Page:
Diabetic connection: Chain pharmacies reach out to their communities
Diabetes is a complex disease not only for researchers and healthcare providers, but for pharmacists and others in the retail realm. Industry experts said offering services for consumers with diabetes goes beyond dispensing medications, and if done well, can drive traffic and increase store revenues.
The pool of patients with diabetes is increasing. According to the Centers for Disease Control and Prevention in its National Diabetes Statistics Report for 2017, 30.3 million people — or 9.4% of the U.S. population — have diabetes. Of those, the CDC said 23.1 million people have been diagnosed, and 7.2 million people — or 23.8% of people with diabetes — are undiagnosed.
Also, according to the CDC’s Diabetes 2017 Report Card, the rate of new cases of adults being diagnosed with diabetes has decreased each year since 2008, but overall, the total number of adults with diagnosed diabetes continues to go up. The CDC attributed the increase to people living longer with the disease, “because of improvements in self-management practices and healthcare services.”
These services, the CDC noted, include the more than 4,100 diabetes self-management education and support, or DSMES, programs offered across the United States. In 2016, about 1.1 million people with diabetes participated in DSMES programs recognized by the American Diabetes Association or accredited by the American Association of Diabetes Educators.
Jodi Lavin-Tompkins, director of accreditation for the AADE, works with pharmacies to get accredited to provide self-management education and training. “Usually, they are interested because they have customers coming to the store that have diabetes to fill prescriptions,” she said. “If they can get them some education while they’re in the store, it’s more convenient. This is just another service they are adding for their customers.”
She added that in the past year, she has seen a huge uptick in the number of pharmacies AADE is accrediting. “They are looking for other sources of revenue,” she said, referring to Medicare reimbursements for the education services. “They are also interested in community health.”
In addition to Medicare reimbursements, the CDC’s Division of Diabetes Translation provides grants to state and local health departments to support programs and activities related to improving health outcomes for people with diabetes. The current round of funding is State Public Health Funding 1305. “Every time they fund states, we get calls,” Lavin-Tompkins said.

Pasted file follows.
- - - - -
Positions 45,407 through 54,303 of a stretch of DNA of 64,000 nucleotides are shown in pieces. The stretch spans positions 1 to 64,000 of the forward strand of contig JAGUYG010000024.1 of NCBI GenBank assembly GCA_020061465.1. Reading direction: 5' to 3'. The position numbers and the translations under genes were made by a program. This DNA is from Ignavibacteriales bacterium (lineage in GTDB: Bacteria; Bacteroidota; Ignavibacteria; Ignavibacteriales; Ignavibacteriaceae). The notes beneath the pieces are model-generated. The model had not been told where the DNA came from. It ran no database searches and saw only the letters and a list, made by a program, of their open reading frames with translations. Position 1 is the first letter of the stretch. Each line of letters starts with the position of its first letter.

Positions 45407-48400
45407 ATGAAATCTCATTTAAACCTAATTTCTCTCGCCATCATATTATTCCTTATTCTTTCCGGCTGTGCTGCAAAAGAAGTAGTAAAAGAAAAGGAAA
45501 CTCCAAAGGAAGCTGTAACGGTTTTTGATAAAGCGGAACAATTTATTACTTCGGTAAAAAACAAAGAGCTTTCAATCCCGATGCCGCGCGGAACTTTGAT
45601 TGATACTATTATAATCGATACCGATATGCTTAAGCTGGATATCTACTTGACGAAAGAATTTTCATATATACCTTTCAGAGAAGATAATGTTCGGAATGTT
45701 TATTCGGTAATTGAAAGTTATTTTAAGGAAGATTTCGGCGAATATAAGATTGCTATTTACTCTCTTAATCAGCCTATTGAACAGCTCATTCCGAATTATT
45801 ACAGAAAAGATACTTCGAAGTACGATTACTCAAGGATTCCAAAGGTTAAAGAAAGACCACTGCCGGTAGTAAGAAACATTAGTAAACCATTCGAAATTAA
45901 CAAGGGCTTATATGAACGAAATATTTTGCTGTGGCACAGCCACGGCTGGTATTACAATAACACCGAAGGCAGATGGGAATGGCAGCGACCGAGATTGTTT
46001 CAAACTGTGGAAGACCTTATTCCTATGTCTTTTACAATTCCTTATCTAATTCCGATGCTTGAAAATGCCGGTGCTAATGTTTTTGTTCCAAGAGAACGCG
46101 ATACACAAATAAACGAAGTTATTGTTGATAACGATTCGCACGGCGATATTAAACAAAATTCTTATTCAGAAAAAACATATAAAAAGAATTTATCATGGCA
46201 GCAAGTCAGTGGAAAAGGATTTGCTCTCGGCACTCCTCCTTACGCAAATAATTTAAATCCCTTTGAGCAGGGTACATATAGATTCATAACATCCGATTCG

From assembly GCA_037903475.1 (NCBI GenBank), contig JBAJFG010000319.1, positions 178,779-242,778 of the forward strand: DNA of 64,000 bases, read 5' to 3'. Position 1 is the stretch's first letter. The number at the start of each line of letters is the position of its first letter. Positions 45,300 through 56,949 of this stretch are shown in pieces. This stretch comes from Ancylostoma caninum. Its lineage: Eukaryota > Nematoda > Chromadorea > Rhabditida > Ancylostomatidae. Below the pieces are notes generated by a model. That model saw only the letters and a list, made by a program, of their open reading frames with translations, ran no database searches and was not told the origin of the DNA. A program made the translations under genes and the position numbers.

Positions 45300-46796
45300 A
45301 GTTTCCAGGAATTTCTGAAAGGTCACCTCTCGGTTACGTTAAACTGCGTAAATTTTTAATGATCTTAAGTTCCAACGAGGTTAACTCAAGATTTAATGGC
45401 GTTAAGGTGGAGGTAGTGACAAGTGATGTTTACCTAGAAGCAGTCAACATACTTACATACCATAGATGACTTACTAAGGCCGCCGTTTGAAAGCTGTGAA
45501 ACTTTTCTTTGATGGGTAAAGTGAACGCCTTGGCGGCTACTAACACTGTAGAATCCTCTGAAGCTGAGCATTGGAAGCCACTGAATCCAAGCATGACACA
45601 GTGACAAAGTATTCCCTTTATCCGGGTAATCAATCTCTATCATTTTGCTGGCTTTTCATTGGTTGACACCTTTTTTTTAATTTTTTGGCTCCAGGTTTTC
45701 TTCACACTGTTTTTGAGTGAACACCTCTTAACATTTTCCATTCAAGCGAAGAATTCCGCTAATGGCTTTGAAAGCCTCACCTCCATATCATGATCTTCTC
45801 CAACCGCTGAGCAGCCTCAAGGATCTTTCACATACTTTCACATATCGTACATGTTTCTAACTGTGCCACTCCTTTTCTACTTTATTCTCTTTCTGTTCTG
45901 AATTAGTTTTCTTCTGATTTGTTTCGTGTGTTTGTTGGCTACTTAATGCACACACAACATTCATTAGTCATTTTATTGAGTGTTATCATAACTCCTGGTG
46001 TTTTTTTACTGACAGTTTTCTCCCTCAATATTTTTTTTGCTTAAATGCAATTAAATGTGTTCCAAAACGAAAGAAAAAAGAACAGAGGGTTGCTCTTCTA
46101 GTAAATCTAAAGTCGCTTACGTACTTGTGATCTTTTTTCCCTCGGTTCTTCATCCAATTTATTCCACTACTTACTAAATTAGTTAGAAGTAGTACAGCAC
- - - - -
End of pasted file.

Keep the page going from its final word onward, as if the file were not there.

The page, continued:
To become accredited, pharmacies must complete an application process and meet 10 national standards. The curriculum is centered around what the organization calls the AADE7 Self-Care Behaviors, which are healthy eating, being active, monitoring, taking medication, problem solving, reducing risks and healthy coping. Once accredited, the pharmacies offer classes for groups of people, often only about 5-to-10 attendees at a time. Some stores do not have enough room to offer the classes, so they might borrow space from a local library or community center.
Offering the classes also provides another benefit — helping the pharmacy develop relationships with the providers in their area. “They have to get a referral for the service from the provider,” Lavin-Tompkins said. “They are interacting with the providers when they are doing the service, and they also have to communicate back to the referring provider on what education they provided for the participants, and what outcome each one achieved.”
Retailers can get financial benefits from offering these educational sessions in the form of Medicare billing. “There are a couple of revenue streams that pharmacies are taking more advantage of than they have over the last several years,” said Brahim Zabeli, vice president of sales at Tampa, Fla.-based Smart Meter, which makes the iGlucose diabetes care solution. “One is medication therapy management, or MTM, and the other is remote patient monitoring, or RPM.”
Pharmacies can offer MTM to consumers, who are on several medications, to make sure they are adhering to their medication plans, and can bill Medicare for the services. The pharmacists have to undergo training and follow certain guidelines.
RPM is a newer service that allows patients to send such healthcare information as a glucose measurement to a healthcare professional in real time. “That’s a pretty powerful tool,” Zabeli said. “Prior to RPM, what the patient would end up doing was taking blood glucose tests multiple times a day, and on a quarterly basis they might see their doctor. The doctor would review the tests, and the information might be three months old.”